USAF's first attempt to replace manned aircraft with UAS craters under financial pressure
In 2001, the U.S. Air Force officially took over the Northrop Grumman Global Hawk unmanned air system (UAS) project, now estimated to cost $12.4 billion for 55 aircraft, and embarked on its development. Within months, the momentum behind the high-flying spy aircraft grew. The young UAS was rushed into operation in the Middle East after the terrorist attacks of Sept. 11, 2001, and service officials began crafting plans for a larger, more capable design, dubbed the Block 20/30, that was ...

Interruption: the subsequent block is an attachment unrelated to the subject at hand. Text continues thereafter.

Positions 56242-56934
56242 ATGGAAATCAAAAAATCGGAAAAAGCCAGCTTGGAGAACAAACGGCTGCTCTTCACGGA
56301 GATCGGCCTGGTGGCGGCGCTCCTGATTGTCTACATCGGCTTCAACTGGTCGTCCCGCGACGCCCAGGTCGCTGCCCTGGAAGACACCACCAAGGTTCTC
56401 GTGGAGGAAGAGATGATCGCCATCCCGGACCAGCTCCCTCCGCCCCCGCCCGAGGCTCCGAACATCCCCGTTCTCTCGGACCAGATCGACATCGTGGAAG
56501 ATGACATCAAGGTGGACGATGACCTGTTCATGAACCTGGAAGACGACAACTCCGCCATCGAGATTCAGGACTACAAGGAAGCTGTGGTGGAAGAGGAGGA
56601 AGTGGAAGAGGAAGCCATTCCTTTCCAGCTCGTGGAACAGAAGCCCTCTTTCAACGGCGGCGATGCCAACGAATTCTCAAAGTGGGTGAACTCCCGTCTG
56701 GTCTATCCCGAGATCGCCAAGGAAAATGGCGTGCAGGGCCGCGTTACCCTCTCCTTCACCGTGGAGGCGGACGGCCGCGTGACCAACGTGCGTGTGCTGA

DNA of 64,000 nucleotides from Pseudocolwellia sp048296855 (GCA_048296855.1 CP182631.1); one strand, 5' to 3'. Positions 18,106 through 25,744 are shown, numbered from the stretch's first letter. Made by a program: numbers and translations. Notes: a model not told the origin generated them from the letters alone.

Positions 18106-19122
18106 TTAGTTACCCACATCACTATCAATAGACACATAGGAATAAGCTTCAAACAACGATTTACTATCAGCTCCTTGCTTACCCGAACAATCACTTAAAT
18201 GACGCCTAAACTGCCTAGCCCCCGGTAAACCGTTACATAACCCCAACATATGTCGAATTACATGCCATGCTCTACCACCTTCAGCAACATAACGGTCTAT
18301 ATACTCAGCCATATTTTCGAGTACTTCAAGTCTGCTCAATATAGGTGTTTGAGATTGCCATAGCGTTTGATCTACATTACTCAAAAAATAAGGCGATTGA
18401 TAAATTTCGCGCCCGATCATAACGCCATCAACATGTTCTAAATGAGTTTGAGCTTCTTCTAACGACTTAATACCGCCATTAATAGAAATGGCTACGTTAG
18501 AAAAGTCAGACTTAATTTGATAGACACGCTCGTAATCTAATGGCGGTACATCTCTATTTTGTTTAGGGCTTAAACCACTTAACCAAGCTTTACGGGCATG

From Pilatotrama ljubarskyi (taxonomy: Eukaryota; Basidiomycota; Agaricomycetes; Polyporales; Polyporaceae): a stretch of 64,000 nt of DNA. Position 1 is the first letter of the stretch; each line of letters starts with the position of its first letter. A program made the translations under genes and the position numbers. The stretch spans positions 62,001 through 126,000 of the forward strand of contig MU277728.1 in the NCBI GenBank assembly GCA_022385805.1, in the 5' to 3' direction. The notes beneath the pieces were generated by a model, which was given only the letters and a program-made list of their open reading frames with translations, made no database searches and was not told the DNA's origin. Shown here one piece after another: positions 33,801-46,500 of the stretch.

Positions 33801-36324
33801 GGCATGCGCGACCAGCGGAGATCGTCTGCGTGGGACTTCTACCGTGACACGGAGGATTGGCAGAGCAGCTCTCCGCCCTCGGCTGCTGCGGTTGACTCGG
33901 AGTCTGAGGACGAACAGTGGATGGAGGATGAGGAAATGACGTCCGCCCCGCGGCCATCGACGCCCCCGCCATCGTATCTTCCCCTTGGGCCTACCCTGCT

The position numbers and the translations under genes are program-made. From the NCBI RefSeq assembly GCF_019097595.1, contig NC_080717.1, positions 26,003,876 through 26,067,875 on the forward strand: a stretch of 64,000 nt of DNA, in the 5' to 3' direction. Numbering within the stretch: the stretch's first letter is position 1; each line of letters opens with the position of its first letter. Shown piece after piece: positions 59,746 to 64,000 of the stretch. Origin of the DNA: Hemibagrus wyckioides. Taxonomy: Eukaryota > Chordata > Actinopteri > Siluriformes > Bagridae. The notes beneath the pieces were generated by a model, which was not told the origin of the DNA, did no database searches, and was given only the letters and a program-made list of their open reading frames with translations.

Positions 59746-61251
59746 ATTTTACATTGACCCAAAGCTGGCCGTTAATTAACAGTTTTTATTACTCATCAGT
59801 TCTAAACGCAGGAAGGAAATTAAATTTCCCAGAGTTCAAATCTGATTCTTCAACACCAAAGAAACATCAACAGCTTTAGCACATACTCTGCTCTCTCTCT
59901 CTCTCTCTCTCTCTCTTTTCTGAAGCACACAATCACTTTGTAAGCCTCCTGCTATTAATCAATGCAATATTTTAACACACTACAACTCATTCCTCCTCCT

ACCESS THIS PREMIUM CONTENT
"The Rise And Fall Of Global Hawk Block 30" is Premium Content. Subscribing will provide full access to this article as well as the opportunity to access:
-- Critical intelligence on the global aviation, aerospace & defense industries
-- Consolidated, comprehensive coverage of the programs and technologies shaping the industry
-- And much more…